New Year, New Fragrance (tutorial)

  • Difficulty:Beginner
  • Time:5-10 minutes
  • Yields:3 mini-bottles

Have any plans for this evening? Here’s what I’m up to (yes, yes, you guessed it: difficult to get a baby sitter on New Year’s Eve). Recently I made a wonderful spray perfume for my mom that smelled amazing using a blend of different fragrance oils. However, it’s not always necessary to blend fragrance oils. A quick and easy way to get a perfectly lovely scent is to use a fragrance oil that is already a bit complex on it’s own. All the blending is done for you, and you can get on with your fancy New Year’s Eve parties and champagne toasts at midnight!

Sweet and Easy Perfume

Recipe: 

10 mL Cyclomethicone

9 mL DPG (Dipropylene Glycol)

10 mL 91% Isopropyl (Rubbing) Alcohol

1-2 mL Fragrance Oil

3 Mini Spray Bottles

Droppers with Suction Bulb

Small Funnel (optional)

Click here to add everything you need for this project (including the three fragrance oils I tried) to your Bramble Berry shopping cart!

Ingredients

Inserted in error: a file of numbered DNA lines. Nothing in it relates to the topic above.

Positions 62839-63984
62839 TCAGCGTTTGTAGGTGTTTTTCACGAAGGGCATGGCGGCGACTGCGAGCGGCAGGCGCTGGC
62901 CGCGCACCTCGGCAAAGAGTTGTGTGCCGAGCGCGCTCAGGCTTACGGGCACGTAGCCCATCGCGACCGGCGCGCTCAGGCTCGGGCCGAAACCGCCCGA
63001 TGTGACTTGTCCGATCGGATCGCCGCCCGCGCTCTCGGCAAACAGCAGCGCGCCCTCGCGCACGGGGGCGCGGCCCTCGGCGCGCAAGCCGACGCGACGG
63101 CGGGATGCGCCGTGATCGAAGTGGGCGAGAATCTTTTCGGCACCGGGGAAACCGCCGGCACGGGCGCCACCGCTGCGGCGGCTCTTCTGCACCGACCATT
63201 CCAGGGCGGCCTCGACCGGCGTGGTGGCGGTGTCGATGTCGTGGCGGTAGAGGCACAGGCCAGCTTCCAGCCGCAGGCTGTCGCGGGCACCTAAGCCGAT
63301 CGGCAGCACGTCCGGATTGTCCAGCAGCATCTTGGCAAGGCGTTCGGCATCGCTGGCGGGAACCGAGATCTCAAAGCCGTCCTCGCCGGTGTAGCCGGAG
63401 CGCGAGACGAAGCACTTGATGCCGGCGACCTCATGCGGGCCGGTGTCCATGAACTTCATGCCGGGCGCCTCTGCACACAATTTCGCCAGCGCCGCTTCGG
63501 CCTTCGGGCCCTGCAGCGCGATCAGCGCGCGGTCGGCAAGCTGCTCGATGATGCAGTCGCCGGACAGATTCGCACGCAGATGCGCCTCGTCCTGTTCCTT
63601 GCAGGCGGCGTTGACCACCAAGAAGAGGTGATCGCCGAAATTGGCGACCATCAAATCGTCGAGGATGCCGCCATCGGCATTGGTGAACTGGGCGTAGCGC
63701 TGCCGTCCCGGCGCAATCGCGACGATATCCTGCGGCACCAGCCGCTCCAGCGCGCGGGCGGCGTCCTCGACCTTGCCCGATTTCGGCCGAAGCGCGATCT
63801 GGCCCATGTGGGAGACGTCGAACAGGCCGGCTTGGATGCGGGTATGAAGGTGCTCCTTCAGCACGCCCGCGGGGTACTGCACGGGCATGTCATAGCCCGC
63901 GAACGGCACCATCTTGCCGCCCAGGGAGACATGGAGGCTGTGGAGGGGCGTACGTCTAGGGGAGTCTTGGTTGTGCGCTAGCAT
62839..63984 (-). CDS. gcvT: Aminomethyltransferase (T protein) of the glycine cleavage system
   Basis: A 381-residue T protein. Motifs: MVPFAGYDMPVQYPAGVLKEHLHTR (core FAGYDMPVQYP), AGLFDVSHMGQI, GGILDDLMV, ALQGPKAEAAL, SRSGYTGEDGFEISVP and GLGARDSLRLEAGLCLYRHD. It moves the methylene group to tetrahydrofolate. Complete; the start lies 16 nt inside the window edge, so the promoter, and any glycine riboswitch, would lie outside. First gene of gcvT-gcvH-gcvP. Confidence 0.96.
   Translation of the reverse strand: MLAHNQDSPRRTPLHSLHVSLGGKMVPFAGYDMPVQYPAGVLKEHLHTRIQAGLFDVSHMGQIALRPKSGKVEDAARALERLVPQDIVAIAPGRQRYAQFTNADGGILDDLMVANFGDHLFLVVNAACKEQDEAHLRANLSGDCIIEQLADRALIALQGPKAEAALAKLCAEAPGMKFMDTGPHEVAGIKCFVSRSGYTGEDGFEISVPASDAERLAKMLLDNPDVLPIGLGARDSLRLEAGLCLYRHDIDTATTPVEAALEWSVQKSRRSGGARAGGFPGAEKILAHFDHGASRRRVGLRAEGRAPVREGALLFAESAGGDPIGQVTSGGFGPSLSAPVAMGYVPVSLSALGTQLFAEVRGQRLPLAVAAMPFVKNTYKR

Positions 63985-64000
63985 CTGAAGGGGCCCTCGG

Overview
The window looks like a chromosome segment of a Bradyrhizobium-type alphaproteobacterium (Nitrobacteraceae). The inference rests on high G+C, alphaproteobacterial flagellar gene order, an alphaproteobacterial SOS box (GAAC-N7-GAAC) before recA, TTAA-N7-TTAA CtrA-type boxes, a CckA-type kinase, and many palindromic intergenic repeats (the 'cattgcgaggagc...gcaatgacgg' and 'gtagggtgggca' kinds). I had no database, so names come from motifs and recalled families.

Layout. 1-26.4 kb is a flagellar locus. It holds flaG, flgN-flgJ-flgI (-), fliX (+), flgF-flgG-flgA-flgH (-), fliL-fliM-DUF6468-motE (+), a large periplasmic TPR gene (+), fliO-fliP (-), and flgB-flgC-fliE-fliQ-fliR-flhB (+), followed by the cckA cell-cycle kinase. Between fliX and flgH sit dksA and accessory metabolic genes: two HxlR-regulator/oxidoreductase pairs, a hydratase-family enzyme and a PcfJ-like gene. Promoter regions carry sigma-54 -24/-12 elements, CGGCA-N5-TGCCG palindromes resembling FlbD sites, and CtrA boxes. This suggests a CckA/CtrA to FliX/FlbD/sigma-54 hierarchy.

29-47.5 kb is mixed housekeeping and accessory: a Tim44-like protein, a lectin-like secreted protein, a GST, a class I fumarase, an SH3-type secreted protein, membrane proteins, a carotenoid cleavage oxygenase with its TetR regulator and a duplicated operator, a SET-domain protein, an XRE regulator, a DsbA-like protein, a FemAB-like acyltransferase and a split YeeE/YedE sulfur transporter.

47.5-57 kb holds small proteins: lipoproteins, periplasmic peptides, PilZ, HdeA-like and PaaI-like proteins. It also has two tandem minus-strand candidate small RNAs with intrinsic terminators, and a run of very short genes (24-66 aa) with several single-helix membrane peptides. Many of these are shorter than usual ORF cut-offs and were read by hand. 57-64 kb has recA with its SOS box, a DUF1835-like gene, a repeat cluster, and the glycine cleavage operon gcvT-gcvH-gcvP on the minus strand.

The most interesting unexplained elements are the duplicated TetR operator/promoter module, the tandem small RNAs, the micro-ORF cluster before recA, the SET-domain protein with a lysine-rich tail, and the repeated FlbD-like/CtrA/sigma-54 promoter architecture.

ONE: Using the marked Droppers with Suction Bulb, measure out 10 mL Cyclomethicone into a container. Next, add the DPG, then in goes the 91% Rubbing Alcohol. Now you have a generic perfume base!

Adding DPG

TWO: To your base, add 1-2 mL of a fragrance oil of your choice. I made three versions of this perfume, one using Cherry Blossom Fragrance Oil, one with Cucumber Melon Fragrance Oil, and one with the newest additions from our S.O.A.P. panel, Waterlily Orange Fragrance Oil! Cherry Blossom and Cucumber Melon were both plenty strong with just 1 mL of fragrance oil added, but with the Waterlily Orange I wanted to make sure the delicate notes showed up well so I added a total of 2 mL of fragrance oil.

Adding Fragrance OIl

THREE: Carefully pour the perfume into the  mini spray bottle. I had to use a small funnel for this part, but that may not be the case for you. One batch of this recipe will fill three spray bottles a little more than 3/4 full. And, that’s it! Cap and dance the night away.